registering riparian voices in practices of working the river mouth leads to forms of care that exceed environmentalism as normally configured

melice understood her concern for the environment as a product of knowing and caring for the river mouth which saved her from depression

in 2013, she had begun to see how fishermen from other communities (and some from Cawi’), some misafangay but mostly reel anglers, left large amounts of garbage on the beach behind them. Compounding this litter was the barrage of plastic water bottles and other trash coming downstream from the river rafting terminal just below the new bridge. Large catches of eels in the open ocean just beyond the river mouth and unrestricted gathering of crabs both reflected market pressures in which a haul of eel larvae in the season might be fungible as “a new motorcycle.”

melice saw these pressures as a threat to the river she had come to love, but she also perceived a threat behind consumer and state environmentalism.

movements to manage the pudaw fishery began to gather steam after settler environmentalists loudly proclaimed that they would never eat pudaw. In Taiwan, management would likely mean intervention of the national government and a complete moratorium on fishing the river mouth

more than just the loss of income, for Cepo’ Pangcah, such a moratorium would mean the end of those practices that hold them to the river, which in turn holds them.

around the niyaro’ environmentalism is not a popular word. The suggestion of environmental activism is colored by legal restrictions and their threats to local lifeways. Thus, the work of Melice’s “netizens” does not employ the term environmentalism, and I suspect occupies a different discursive space

the care for Cepo’ that Melice’s netizens cultivate grows from their frequent nights of fishing in which their practices of understanding fish behavior, feeling and hearing wave and current patterns through their nets and bodies, and feeling gratitude for what the river offers all create forms of ethical commitment as well as useful techniques

to frame beach cleanups and other environmental activism within local norms, the netizens incorporated as a civic organization, Cepo’ Protection Association (Cepo’ chuhaikou shouhu dui) in a 2017 ceremony in which they signed a compact, performed a ritual to invite the blessing of the ancestors on the group’s work to protect Cepo’, and collected several bags of trash–sorted as is now common in Taiwan, into different classes of recyclables. Beginning from monthly meetings to clean up and socialize, the netizens have since negotiated with other misafangay and rod and reel fishermen to create a set of shared norms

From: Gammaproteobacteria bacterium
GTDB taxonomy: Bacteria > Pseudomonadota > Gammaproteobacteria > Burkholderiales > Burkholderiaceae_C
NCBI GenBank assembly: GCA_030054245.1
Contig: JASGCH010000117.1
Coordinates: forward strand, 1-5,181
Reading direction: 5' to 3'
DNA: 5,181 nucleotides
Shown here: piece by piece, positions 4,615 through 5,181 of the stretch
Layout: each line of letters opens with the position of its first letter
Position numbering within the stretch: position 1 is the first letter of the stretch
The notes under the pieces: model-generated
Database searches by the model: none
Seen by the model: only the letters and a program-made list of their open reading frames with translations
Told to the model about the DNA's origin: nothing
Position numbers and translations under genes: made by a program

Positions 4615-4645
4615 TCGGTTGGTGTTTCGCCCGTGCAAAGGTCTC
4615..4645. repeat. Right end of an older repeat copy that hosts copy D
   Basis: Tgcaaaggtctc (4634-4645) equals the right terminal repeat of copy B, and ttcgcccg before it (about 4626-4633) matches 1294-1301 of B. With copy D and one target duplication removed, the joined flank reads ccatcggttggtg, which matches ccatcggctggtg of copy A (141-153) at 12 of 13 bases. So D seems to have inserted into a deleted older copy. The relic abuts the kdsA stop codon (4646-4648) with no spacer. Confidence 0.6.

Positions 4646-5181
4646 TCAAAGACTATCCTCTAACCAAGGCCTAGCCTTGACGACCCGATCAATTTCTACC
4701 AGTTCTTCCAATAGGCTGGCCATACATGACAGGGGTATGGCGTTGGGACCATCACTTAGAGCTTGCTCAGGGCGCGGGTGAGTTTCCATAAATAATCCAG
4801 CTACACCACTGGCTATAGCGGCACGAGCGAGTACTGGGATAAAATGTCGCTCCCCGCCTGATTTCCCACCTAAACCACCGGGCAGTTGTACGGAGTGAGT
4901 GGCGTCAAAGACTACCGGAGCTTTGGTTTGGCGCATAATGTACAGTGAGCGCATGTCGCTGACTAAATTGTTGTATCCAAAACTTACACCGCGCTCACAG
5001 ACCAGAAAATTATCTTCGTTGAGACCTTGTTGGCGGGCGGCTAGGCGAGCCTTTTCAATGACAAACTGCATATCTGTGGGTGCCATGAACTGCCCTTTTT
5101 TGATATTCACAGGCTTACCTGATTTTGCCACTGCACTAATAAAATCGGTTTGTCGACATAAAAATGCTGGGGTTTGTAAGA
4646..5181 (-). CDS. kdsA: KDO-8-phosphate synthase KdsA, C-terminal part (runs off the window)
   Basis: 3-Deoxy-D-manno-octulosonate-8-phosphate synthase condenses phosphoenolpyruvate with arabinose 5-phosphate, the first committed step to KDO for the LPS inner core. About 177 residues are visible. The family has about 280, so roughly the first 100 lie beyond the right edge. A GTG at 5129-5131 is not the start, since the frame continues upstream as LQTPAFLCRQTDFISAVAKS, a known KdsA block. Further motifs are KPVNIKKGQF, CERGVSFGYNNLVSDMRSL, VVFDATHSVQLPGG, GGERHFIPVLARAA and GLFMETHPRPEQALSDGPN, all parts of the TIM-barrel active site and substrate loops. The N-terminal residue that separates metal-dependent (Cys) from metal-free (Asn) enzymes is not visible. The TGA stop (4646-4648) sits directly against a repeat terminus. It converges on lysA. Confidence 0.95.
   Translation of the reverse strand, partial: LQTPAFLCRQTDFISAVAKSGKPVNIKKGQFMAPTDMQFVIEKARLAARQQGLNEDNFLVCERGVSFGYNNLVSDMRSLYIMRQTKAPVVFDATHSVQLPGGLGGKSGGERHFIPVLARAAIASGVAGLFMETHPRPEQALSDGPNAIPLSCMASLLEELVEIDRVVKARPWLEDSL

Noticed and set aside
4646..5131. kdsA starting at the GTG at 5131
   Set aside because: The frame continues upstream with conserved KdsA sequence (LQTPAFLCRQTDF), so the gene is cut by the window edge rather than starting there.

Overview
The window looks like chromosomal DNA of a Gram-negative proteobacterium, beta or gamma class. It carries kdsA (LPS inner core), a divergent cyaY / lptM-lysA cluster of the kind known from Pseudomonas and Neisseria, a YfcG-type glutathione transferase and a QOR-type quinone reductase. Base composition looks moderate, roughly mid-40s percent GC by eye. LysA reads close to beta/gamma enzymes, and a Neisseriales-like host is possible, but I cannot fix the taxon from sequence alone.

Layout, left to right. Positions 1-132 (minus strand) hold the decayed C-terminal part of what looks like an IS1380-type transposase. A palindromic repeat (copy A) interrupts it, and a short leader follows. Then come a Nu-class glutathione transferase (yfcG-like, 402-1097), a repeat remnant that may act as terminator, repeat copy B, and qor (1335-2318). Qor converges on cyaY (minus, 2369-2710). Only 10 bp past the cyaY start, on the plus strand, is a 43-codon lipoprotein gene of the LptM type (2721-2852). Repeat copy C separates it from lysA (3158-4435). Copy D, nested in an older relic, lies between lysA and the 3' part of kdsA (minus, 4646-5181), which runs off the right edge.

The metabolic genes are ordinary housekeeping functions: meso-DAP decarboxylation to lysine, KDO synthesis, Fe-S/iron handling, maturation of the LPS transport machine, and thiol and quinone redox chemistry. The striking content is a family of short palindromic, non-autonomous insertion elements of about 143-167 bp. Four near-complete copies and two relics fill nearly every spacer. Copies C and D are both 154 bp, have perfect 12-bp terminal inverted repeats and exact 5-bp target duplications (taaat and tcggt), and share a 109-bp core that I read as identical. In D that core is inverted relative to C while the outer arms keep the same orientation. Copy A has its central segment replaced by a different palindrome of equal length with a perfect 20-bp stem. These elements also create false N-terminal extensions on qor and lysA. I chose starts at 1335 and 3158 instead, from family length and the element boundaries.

now the group strives to produce a local consensus and institutions that will permit the group to perform some governmental functions, such as setting seasons, issuing licenses, and monitoring the pudaw fishery. Although the creation of such institutions will require further negotiations with the settler state, Melice and her netizens describe their work as an extension of Pangcah practices of interacting with the river and each other in relationships of mipaliw, or shared labor

from melice and the netizens i’ve learned much about how to hearken to the river, making the river the focus of ethical attention. thus in my installation work, I focus on ways that I might interpret safang as more than just a technology for catching fish—hence the length of the poyo or tails of the nets and the suggestion that safang mediate between people and Taradaw as a source of new life

as I used my hydrophones to capture the sound of the net in the water, I also attempted to give the safang a kind of voice otherwise inaccessible to those who never enter the river mouth safang in hand, making the safang an artifact that will resonate in the space of an art installation

but this attention to register voices, something that I’ve learned from my time at Cepo’, might tell us something of importance to Native / Indigenous studies more broadly

given its relationship to stance, voice not only entails an attribution of consciousness to a sounding subject, it also hails hearers as listeners, those who “hark to” and generally maintain stances on the vocal subject. Might this harking to a voice differ from recognition as normally conceived, both in its expansiveness—there are a wider variety of voices to which we hark than subjects of recognition—and its reliance on a more horizontal, less procedural ethics? If so, we might think of how we might better register voice as a part of ethnographic practice